"There has been a bit of excitement about the possibilities for pushing the uses of RSS towards a mythical eduglu as of late. Brian posted about it here and got some great feedback, soon after D’Arcy Norman and Bill Fitzgerald ramped up their work with Drupal. Then there was David’ Wileys re-publishing of his course on WordPress.com, and Brian (again) frames the implications beautifully, and then Stephen Downes uses this example to point towards Tony Hirst’s Disaggregation of MIT OCW. In short, an amazing distributed thread to follow.
So while I was looking at Tony Hirst’s work with MIT’s Open CourseWare, he must have been leaving a comment pointing to a series of feeds on the Open Learn OER site. Additionally, he suggested that there isn’t any reason why these feeds couldn’t be pulled into a blog rather neatly. And you know what, he couldn’t have been more right!
I gave it a shot on a WordPress Multi-User installation I keep around for just these sorts of things. I pulled the Open University courses feeds into individual blogs using Wp-o-Matic, a tried and true spamblogging plugin. And I am pretty excited by the results. (As an aside, I find great pleasure in re-purposing the wicked tools of spammers to make re-publishing open educational resources that much easier.)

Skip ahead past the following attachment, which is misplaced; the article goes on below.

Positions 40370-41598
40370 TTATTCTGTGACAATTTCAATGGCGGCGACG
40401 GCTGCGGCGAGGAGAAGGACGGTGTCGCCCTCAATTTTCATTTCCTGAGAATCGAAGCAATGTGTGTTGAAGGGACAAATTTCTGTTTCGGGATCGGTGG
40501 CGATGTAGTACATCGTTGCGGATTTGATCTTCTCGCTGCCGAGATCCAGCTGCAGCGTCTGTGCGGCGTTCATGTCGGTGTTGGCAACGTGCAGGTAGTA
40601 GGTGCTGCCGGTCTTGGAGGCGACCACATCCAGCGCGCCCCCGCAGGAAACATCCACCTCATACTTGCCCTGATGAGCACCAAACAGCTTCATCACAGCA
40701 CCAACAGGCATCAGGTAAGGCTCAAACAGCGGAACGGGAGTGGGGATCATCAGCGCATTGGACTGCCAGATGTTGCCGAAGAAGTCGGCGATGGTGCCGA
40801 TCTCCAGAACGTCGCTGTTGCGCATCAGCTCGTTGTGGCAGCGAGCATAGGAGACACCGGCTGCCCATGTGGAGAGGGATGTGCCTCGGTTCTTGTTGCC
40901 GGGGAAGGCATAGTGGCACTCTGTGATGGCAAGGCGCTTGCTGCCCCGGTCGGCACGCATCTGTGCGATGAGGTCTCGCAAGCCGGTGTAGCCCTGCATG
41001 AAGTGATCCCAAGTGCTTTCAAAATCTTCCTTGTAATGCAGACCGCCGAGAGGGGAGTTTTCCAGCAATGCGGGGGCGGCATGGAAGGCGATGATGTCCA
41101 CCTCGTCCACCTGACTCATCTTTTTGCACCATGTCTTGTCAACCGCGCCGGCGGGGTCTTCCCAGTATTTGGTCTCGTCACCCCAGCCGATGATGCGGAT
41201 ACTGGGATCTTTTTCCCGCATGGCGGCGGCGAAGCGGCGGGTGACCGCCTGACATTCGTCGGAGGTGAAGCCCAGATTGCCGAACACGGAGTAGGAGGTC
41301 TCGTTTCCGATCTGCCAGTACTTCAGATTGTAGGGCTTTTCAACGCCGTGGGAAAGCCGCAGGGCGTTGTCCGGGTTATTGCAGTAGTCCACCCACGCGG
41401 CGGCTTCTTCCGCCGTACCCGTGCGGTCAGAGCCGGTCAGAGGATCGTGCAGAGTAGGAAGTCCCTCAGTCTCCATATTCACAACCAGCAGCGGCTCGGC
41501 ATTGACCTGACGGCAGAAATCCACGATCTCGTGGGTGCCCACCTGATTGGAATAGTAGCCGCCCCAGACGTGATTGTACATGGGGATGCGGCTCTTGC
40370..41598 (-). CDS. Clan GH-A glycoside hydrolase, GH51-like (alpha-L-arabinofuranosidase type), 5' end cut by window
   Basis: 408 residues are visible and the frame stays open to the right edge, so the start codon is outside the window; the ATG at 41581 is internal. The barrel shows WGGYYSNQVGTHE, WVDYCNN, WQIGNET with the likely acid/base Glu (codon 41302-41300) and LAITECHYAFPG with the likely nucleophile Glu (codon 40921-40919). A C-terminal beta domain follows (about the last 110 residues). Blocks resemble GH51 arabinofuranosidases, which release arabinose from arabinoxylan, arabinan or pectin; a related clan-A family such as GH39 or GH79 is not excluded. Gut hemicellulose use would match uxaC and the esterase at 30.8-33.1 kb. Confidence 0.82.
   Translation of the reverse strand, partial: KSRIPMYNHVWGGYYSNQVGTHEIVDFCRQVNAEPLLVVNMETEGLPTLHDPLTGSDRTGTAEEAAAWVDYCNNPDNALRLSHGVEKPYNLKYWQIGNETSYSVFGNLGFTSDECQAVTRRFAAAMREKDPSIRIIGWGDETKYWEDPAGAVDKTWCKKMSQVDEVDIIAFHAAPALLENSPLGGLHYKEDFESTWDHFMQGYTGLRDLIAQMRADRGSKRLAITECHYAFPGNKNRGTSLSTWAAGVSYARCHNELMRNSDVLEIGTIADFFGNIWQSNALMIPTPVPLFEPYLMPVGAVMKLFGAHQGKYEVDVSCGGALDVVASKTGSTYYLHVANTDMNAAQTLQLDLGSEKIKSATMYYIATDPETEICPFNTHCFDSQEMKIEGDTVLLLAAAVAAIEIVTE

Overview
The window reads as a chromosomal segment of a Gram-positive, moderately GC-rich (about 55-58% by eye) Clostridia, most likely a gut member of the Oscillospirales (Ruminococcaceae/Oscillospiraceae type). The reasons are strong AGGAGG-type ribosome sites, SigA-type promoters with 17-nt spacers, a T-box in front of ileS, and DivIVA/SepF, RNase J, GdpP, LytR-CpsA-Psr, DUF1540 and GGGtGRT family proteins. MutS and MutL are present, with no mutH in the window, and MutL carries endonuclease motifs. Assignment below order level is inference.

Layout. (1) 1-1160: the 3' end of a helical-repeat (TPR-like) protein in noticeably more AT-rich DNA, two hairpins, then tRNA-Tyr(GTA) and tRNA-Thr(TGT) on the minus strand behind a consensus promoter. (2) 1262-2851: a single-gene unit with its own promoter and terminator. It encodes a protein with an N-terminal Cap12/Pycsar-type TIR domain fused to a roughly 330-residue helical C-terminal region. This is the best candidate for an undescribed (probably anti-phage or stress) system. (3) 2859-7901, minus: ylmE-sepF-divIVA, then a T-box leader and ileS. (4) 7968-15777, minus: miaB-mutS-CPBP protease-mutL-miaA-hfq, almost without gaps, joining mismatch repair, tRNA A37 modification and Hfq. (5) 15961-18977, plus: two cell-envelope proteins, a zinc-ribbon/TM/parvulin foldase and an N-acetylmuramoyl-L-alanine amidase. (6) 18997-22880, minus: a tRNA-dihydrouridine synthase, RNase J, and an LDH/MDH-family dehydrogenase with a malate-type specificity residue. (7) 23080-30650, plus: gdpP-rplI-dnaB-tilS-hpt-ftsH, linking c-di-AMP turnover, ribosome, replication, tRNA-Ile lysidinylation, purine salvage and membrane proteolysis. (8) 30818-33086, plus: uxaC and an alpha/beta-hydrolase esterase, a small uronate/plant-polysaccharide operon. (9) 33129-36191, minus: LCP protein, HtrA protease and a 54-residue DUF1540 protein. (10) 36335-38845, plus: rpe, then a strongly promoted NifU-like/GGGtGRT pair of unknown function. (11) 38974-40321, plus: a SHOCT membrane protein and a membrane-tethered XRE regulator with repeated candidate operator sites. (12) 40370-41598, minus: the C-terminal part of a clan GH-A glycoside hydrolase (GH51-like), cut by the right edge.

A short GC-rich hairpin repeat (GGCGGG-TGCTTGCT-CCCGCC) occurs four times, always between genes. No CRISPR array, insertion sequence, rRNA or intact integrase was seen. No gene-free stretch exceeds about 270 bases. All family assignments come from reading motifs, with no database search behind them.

This was a pretty amazing experiment for me because it illustrates just how much I learn from reading blogs on a daily basis. Ideas happen in a series of relations, and I so thoroughly enjoy taking other people’s genius and testing it out. When I saw the Goya class get pulled in successfully in just over a minute, I started to realize just how powerful these open resources can be once they are freed from their repositories. What is stopping K-12s and universities from setting up WPMu installations (or Drupal, or what have you) and pulling these amazing resources in? Or even pushing them out themselves? Another question that needs to be asked is how many of the other open resources out there have the stellar RSS feeds these OpenLearn OERs do?"
This is amazing stuff. The power of the net and bright people...